Thursday morning, Attorney General Eric Holder and Secretary of Education Arne Duncan issued new guidelines that will aid public school students at the elementary and secondary levels in the enrollment process. These students will have additional assurances that no matter their documentation or immigration status, they will be given equal access to education.
The media call was joined by Holder, Duncan, Acting Assistant Attorney General for Civil Rights Jocelyn Samuels, Assistant Secretary for Civil Rights Catherine Lhamon, and Acting General Counsel Philip Rosenfelt, U.S. Department of Education.
Holder opened the call, stressing the Departments of Justice and Education have worked in tandem before in strengthening the 1982 U.S. Supreme Court Plyler v. Doe decision, which struck down a Texas law denying free education to immigrant students. In 2011, the departments released guidance to help schools abide by the laws and treat students fairly.
Today’s announcement was an update to those guidelines, including new listings of information that schools cannot use in barring a student’s enrollment.
From the press release:
“Public school districts have an obligation to enroll students regardless of immigration status and without discrimination on the basis of race, color, or national origin,” said Attorney General Eric Holder. “The Justice Department will do everything it can to make sure schools meet this obligation. We will vigilantly enforce the law to ensure the schoolhouse door remains open to all.”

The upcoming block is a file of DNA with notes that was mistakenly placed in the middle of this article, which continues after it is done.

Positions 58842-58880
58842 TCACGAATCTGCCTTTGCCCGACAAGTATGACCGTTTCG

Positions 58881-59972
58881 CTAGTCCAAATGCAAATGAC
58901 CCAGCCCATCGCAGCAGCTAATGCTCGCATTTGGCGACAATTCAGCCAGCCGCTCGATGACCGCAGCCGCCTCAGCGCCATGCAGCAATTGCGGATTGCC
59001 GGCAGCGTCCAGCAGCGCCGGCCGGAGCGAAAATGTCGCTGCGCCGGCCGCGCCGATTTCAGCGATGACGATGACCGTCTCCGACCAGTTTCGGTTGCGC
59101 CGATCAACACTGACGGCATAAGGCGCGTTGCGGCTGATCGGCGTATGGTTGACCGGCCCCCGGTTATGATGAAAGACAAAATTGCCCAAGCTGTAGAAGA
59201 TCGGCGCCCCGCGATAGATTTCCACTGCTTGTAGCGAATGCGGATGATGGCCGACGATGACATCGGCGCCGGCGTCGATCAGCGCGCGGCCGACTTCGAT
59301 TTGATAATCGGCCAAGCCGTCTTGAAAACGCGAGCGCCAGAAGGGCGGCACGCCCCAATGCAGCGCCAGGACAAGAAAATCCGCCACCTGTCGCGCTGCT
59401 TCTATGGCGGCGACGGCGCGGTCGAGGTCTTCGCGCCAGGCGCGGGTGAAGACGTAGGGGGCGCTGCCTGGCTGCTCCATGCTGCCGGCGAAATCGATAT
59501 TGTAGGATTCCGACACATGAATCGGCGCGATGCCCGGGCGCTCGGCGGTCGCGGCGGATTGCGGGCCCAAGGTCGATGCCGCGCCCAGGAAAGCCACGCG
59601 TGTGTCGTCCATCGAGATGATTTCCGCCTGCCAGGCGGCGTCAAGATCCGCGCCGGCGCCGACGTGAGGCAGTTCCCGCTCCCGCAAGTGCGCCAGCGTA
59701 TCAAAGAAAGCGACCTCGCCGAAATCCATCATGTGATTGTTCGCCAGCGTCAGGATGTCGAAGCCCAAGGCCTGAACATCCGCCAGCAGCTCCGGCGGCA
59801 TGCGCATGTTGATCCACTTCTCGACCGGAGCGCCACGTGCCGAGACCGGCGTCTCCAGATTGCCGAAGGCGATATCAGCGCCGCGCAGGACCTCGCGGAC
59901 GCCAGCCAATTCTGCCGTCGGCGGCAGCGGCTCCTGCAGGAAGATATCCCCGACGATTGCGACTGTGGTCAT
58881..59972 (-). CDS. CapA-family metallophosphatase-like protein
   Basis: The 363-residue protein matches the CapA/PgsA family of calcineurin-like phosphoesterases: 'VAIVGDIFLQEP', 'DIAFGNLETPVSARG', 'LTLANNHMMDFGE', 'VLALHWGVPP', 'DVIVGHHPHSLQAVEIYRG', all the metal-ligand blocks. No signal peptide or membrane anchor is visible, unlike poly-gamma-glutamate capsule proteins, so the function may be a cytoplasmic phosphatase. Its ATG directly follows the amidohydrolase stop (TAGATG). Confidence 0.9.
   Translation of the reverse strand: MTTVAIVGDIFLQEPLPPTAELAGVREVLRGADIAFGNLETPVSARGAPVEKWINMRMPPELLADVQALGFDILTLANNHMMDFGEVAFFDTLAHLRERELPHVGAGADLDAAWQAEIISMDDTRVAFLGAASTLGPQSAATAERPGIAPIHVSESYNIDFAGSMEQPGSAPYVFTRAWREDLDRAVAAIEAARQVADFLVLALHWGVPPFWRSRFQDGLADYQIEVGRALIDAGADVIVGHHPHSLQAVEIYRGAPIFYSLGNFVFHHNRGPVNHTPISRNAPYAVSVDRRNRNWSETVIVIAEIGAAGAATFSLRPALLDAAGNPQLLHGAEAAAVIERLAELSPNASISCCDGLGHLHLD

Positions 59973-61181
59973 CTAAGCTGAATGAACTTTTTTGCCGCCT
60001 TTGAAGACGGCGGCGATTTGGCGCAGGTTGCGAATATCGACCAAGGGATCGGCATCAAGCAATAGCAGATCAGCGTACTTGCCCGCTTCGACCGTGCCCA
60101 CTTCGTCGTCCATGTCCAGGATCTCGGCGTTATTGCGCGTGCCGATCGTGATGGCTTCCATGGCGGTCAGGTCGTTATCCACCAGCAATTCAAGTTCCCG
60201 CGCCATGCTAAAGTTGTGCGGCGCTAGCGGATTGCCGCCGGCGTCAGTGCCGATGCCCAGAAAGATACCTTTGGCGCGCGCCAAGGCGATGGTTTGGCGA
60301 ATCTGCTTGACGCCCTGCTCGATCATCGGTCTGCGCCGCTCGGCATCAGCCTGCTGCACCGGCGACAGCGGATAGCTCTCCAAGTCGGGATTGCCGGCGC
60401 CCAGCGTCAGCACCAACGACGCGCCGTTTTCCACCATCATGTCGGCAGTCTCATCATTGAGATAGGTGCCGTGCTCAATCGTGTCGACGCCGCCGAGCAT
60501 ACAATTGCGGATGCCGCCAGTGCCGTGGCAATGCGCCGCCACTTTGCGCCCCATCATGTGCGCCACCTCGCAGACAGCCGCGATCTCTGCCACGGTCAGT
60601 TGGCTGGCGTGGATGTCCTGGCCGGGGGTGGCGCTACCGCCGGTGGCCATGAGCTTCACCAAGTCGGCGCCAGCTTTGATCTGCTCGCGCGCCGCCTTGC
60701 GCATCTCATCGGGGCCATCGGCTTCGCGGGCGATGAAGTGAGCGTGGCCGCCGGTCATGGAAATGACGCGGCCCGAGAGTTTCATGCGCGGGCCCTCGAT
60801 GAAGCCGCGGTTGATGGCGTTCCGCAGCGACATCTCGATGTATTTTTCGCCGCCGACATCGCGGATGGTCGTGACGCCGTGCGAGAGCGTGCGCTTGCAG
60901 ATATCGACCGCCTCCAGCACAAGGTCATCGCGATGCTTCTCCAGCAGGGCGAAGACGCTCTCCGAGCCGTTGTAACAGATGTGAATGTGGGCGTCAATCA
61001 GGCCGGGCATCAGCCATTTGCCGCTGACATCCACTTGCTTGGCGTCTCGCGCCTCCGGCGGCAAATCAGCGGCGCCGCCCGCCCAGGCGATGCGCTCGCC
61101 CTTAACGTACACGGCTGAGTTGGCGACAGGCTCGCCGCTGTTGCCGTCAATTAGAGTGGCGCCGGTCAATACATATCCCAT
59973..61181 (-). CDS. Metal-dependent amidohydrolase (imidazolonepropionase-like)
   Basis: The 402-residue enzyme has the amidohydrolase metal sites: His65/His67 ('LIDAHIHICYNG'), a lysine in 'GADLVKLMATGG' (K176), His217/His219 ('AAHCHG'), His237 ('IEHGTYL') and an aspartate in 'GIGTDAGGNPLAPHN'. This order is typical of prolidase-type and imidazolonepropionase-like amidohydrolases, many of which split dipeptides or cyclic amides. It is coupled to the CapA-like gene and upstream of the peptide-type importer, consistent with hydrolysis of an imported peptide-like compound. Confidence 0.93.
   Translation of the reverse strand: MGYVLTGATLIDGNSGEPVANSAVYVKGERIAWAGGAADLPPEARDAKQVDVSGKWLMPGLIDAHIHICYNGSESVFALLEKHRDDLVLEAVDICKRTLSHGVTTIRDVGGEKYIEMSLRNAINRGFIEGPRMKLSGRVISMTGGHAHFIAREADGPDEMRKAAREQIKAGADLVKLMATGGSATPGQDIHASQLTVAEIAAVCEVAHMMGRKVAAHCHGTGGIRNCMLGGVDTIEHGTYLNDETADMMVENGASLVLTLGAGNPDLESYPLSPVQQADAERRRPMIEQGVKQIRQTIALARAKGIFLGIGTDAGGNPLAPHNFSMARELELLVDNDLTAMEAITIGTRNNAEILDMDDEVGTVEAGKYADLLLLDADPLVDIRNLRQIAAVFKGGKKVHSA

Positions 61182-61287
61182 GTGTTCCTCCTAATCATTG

“We want to be sure every school leader understands the legal requirements under the Constitution and federal laws, and it is our hope that this update will address some of the misperceptions out there,” said Secretary Arne Duncan. “The message here is clear: let all children who live in your district enroll in your public schools.”
Included in the updated guidance documents are a letter to the state and school districts, a fact sheet, and a Q & A document that answers pressing questions schools may have regarding enrollment. The guidelines also highlight the types of documents other districts have allowed for immigrant students under the law and where certain documents, such as a state-issued driver’s license, are not necessary as once thought.
The government departments have been working together for the past three years with states and school districts to make certain they follow the federal civil rights laws that bar discrimination based on race, color, and national origin.
NewsOne was on the media call, and we asked Ms. Samuels if this measure was related to the Dream Act in any way. We also asked if their would be collaboration with pro-immigration non-profits on the state and local level. Samuels informed us that the guidelines are not related to the Dream Act but they do intend to hold training and other media initiatives to make sure schools are following the guidelines.
Below are the updated English and Spanish guidance documents for student enrollment.
The English guidance documents:
The Spanish-language guidance documents: